A synagogue in New York City has been fined $ 15,000 for hosting 7,000 maskless people at a massive wedding, Mayor Bill de Blasio said Monday.
On November 8, crowds gathered at the Yetev Lev Temple in Brooklyn to celebrate the wedding of Yoel Teitelbaum, the grandson of Satmar Grand Rabbi Aaron Teitelman.
He confirmed the fine, de Blasio said New York 1: ‘That’s just not acceptable, I mean, we’ve been through so much. This was amazingly irresponsible, just unacceptable. ‘
He added: ‘There seemed to have been a real attempt to cover it up which is absolutely unacceptable. There is an immediate $ 15,000 subpoena for that site, and there could be additional ramifications soon. ‘
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On November 8, crowds gathered at Brooklyn’s Yetev Lev Temple to celebrate the wedding of Yoel Teitelbaum, the grandson of Satmar Grand Rabbi Aaron Teitelman
The mayor noted on Monday that ‘there was a real attempt to hide the wedding’
De Blasio upheld $ 15k fine calling the wedding ‘amazingly irresponsible and unacceptable’
Organizers kept the marriage secret after state officials canceled an earlier Satmar wedding, The New York Post reported, citing a Yiddish newspaper, Der Blatt.
To keep the celebration secret, the community had shared information about the wedding only through word of mouth, while organizers made plans to prevent it from being broken by “ the hungry press and government officials. ”
Religious gatherings can be held indoors, but they must be in one room and with a 50 percent capacity. Masks should also be worn and those who are not in the same household should keep a social distance from each other.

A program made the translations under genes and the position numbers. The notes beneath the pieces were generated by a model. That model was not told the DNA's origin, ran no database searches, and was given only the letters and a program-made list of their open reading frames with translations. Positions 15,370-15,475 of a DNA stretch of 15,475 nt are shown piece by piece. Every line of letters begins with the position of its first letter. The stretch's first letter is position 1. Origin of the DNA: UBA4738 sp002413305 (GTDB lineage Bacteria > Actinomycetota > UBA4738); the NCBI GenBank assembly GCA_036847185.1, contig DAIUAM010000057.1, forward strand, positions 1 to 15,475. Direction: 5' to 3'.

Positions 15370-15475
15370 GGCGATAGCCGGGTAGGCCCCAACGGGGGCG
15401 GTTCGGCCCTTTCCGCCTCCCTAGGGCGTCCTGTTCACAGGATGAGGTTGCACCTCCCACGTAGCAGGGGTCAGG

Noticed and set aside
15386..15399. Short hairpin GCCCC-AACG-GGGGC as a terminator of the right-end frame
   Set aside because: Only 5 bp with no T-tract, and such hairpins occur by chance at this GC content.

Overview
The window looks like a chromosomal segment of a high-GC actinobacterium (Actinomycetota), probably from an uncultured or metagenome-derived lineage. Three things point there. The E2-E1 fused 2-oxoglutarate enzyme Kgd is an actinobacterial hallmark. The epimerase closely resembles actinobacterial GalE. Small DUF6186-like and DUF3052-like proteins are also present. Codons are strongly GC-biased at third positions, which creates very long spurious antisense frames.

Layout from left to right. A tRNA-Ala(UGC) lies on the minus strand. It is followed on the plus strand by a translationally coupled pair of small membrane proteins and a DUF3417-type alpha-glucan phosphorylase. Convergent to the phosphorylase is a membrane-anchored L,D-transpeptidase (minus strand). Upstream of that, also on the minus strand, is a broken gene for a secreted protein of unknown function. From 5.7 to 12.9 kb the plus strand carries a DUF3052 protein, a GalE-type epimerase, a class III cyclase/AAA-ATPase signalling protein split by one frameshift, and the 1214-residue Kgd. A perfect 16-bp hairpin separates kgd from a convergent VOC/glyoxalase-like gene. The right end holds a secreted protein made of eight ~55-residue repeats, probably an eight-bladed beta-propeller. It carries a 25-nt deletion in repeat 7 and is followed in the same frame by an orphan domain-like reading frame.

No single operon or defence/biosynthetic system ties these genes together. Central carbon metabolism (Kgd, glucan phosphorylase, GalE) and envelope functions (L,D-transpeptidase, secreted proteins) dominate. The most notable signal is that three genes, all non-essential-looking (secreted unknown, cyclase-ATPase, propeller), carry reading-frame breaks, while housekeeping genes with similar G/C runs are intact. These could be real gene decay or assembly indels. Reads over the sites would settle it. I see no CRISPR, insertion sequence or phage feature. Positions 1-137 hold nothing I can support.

De Blasio said it is not clear exactly how many people were at the wedding.
But footage from the ceremony shows that the 7,000-capacity hall was rammed with no masks in sight as the community celebrated.
The crowd crammed into the wedding, even as coronavirus cases increase in the city and state, with de Blasio and Governor Andrew Cuomo threatening further lockdowns if the outbreak is not brought back under control.
Cuomo had said of the meeting, “If that happened, it was a blatant violation of the law. It’s illegal. It was also disrespectful to the people of New York. ‘
New York City was once the epicenter of the pandemic, and nearly 25,000 people have died. The state has registered an average of nearly 5,500 new confirmed cases per day over the past seven days.
“This was amazingly irresponsible, just unacceptable,” de Blasio said of the wedding
Hospitals and nursing homes have reported 665 COVID-19 deaths in the state in the past 30 days – more than in July, August and September combined.
“Due to the ongoing situation with government restrictions, preparations were made secretly and discreetly not to attract the attention of strangers,” reported the Yiddish newspaper Der Blatt, the publication of the Satmar sect. on November 13, according to the New York Post.
‘The organizers have worked tirelessly in recent weeks to arrange everything as well as possible.
“All notices of upcoming celebrations were passed on by word of mouth, with no written notices, no posters on the walls of the synagogue, no invitations through the mail, and not even a report in any publication, including this newspaper.”
The large crowd had even slipped under the nose of the local firehouse as organizers moved with stealth to ensure their cover wasn’t blown.
The FDNY, one of several city agencies inspecting sites for COVID-19 violations, was not called upon to inspect the temple despite the crowds.